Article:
Climate change is increasing the risk of severe ‘food shocks’ where crops fail and prices of staples rise rapidly around the world.
Researchers say extreme weather events that impact food production could be happening in seven years out of ten by the end of this century.
The authors argue that an over reliance on global trade may make these production shocks worse.
The impacts are most likely to be felt across Africa and the Middle East.
Poor harvests and low stocks of grains in 2008 combined with a host of other factors to produce a spectacular price rise in cereals, with a UN index of prices peaking at 2.8 times higher than it was at the turn of the millennium.
In 2010-11, a heat wave in Russia led to the country’s worst drought in 40 years, decimating the grain harvest and leading indirectly, to food riots in North African countries as prices of bread rose rapidly.
Now researchers from the US and the UK have analysed the chances of extreme weather events causing these types of food shocks as the world warms over the coming century.
Looking at the production of rice, wheat, maize and soybeans, the scientists found that the the chances of a one in 100-year production disruption is likely to increase to a one in 30-year event by 2040.
From 2070 onward, they estimate that severe shocks, which could see global production drop by 10%, could be happening in seven out of ten years.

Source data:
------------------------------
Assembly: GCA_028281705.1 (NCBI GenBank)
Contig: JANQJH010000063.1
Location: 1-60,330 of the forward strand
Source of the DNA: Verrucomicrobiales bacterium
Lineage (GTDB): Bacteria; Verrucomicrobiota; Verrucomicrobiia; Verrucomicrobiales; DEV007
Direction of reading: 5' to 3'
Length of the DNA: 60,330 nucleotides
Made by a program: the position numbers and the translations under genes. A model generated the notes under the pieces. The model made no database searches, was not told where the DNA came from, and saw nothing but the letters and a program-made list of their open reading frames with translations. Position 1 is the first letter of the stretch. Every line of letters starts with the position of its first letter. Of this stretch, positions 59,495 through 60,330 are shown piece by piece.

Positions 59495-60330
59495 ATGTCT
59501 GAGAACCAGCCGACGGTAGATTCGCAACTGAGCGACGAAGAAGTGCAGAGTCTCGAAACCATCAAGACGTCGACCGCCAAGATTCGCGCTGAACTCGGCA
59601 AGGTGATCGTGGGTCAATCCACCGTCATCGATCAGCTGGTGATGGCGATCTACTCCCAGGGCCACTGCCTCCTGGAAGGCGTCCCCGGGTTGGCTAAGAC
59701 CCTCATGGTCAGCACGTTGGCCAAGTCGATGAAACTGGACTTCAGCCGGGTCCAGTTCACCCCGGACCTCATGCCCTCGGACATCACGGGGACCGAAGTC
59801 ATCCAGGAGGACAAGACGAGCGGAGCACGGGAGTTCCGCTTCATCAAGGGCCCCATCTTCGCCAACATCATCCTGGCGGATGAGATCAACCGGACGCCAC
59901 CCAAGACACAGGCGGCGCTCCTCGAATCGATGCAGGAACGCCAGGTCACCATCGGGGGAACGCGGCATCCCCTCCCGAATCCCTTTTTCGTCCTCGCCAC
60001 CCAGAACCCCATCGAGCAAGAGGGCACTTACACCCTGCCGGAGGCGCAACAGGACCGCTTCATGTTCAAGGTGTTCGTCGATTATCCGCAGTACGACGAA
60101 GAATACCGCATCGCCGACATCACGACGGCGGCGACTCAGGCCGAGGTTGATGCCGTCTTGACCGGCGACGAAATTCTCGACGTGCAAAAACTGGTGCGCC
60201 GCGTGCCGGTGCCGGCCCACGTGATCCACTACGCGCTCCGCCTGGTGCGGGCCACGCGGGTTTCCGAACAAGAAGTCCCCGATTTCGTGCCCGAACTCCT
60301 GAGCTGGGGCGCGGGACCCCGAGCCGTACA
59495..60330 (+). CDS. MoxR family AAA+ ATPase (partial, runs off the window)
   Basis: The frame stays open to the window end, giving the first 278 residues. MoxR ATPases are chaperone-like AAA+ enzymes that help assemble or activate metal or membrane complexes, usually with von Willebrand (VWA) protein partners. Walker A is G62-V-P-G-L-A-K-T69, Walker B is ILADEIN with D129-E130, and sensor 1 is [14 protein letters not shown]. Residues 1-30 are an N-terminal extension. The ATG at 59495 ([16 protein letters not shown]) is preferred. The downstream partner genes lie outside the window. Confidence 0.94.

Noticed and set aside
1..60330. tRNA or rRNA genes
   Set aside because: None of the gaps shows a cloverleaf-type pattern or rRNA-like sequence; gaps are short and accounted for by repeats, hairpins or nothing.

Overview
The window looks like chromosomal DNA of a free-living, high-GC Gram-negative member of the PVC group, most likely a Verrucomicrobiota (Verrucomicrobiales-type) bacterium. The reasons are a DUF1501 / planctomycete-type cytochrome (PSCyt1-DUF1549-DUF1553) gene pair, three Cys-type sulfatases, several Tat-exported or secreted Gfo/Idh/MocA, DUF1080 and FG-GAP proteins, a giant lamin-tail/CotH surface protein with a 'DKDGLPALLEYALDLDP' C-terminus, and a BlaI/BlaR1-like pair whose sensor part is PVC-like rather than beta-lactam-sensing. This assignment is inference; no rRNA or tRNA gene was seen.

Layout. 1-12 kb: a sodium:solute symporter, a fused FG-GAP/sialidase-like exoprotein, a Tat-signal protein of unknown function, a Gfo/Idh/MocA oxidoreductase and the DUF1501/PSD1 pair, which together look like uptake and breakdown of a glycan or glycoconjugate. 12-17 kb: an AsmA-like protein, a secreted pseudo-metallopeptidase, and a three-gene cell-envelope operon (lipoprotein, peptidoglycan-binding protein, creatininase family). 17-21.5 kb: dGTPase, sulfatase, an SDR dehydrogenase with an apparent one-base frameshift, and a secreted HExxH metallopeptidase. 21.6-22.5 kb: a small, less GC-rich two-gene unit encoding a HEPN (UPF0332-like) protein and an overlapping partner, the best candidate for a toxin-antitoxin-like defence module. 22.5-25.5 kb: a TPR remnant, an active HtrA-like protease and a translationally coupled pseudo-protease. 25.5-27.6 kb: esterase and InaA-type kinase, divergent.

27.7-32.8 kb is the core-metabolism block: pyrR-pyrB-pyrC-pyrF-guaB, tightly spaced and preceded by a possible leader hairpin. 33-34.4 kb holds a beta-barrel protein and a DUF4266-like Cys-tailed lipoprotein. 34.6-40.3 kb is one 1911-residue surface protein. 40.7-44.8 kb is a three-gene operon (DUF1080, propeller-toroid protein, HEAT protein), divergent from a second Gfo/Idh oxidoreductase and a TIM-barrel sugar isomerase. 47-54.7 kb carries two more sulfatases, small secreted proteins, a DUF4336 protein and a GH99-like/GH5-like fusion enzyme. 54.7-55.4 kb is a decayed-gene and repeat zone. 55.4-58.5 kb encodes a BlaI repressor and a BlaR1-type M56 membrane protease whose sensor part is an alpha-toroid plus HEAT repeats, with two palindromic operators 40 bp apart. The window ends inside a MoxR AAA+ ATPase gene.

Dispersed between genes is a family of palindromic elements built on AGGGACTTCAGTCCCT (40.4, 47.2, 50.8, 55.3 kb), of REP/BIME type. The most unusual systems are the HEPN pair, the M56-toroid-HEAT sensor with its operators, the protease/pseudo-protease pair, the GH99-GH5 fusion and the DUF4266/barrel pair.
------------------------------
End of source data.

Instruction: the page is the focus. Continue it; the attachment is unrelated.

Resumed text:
The UN’s Food and Agriculture Organisation says that increasing population will drive demand for food up by 60% by 2050 in any case, so there is going to be significant pressure on food production.
The fight against global malnutrition
- Deficiencies in key nutrients can cause blindness, a painful swelling of the neck called a goitre, stunting and a weakened immune system.
- Scientists are looking at a range of approaches to fight malnutrition – such as cultivating insects and growing meat in laboratories.
Climate change could be the extra element that rapidly changes the global picture.
The biggest impact of these production shocks were likely to be felt across Africa and the Middle East, said the authors.
Countries like the UK and the US would be able to cope because more processed food is consumed in the wealthier regions so the changing price of basic commodities was less of a factor in the price.
The researchers say that international trade worked well when food was in plentiful supply but when demand increased, countries often imposed export controls which usually made the situation worse.
Another factor was biofuel, where land was taken out of food production, tipping the balance towards scarcity.
The researchers say that governments must try to understand the risks, rather than simply stockpiling food and grains.
There should be efforts to reform world trade so that countries don’t retreat behind barriers when crops fail.
Significant research on agriculture must be carried out to ensure it can cope with increased demand and increasing temperatures.
Developed countries may be able to ride out the worst effects of food shocks, warned Prof Benton, but there might well be other, significant impacts.